By shaun Lowthorpe Business editor
Tuesday, February 5, 2013
A Norfolk-based scheme is to play a key role helping farmers develop vital new skills in marketing and sustainable land management after securing £1.5m of government cash.
The University of East Anglia will lead the training project, which has been funded by the Department for Environment, Food and Rural Affairs (Defra), and seeks to bring the right skills and knowledge to rural areas.
The Defra funding comes as part of a £20m government business training scheme, announced by environment secretary Owen Paterson.
The UEA, which is working in collaboration with Easton College, will use its share of the funding to provide as many as 6,000 people working in the agriculture, horticulture and forestry sectors with access to subsidised training via its Centre for Contemporary Agriculture (CCA) LandSkills programme.
And it is hoped that access to first-class training in land management, supply chain and benchmarking and marketing will help rural businesses take up new opportunities and compete on a global scale.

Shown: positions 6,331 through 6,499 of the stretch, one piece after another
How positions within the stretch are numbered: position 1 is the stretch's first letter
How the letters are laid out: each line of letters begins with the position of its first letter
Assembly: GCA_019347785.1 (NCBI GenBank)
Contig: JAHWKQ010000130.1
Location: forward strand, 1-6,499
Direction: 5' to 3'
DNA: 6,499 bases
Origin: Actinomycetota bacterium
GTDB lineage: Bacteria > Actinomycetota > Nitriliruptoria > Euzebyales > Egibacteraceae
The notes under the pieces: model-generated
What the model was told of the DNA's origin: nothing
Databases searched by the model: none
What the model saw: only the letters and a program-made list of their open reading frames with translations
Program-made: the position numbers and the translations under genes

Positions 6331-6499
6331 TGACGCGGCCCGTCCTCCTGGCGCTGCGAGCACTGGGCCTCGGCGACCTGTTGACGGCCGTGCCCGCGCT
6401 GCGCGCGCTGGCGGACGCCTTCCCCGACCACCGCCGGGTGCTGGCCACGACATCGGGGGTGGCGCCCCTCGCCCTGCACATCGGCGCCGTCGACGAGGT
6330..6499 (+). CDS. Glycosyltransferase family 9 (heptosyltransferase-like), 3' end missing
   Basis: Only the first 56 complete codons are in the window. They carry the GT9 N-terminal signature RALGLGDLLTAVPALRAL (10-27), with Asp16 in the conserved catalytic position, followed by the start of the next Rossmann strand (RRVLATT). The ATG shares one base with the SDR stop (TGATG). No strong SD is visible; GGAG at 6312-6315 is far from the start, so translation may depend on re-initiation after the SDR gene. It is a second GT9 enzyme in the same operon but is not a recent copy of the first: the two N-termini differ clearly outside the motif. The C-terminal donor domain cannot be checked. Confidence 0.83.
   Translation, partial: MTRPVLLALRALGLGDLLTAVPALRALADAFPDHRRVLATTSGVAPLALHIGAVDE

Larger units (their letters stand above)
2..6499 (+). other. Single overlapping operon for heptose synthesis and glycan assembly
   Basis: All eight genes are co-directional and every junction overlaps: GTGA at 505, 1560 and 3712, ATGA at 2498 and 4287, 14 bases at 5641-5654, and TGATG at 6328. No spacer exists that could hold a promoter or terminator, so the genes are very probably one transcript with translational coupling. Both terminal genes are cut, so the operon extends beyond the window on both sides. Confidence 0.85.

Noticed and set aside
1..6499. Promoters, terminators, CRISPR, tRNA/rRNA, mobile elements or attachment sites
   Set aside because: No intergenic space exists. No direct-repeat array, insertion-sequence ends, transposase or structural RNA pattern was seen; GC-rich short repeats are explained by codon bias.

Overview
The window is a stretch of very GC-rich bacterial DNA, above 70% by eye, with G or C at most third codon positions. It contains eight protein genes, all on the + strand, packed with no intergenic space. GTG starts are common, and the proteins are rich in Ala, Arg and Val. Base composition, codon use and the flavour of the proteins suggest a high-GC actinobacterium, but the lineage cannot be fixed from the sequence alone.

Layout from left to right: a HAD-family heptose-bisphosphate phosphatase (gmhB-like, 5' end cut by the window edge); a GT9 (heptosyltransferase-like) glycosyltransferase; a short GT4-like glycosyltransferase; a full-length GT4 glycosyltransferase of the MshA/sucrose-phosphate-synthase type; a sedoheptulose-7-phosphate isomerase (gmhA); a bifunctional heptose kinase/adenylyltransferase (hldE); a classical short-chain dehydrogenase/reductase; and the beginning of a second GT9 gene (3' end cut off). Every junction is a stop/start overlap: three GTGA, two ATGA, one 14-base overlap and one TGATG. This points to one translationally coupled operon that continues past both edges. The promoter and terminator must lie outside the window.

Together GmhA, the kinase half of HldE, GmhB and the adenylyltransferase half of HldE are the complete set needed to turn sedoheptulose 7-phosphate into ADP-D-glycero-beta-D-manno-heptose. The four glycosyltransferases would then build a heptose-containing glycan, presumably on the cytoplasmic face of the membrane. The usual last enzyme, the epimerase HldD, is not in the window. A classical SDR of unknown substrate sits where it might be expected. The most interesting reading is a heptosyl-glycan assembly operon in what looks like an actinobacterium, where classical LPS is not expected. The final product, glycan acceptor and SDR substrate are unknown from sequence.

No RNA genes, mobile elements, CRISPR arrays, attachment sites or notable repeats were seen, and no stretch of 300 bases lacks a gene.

Prof John Turner, UEA plant scientist and CCA chairman, said: “This award from Defra is a wonderful opportunity for UEA to combine its knowledge and resources with those of training partners in CCA LandSkills, to develop and improve skills in the English agricultural food production workforce.
“We will aim in particular to improve the competitiveness of the industry in an ever-changing and increasingly challenging market.”
Announcing the funding, Mr Paterson said: “Having the right skills to run a business is crucial if budding entrepreneurs want to be successful.
“For too long the needs of rural business people have been overlooked. Those days are now over.
“Businesses in the remotest parts of the country will now have access to the best training so they can grow and help our country to compete even more in the global race.”
As well as focusing on the business side of rural industries, the CCA LandSkills programme will also raise awareness about environmental issues – to strike a sustainable balance between efficient production and looking after natural habitats, reducing the industry’s carbon footprint, and managing land responsibly for future generations.
Courses are delivered in conjunction with colleges including Easton College, Otley College in Suffolk, and Myerscough College near Preston.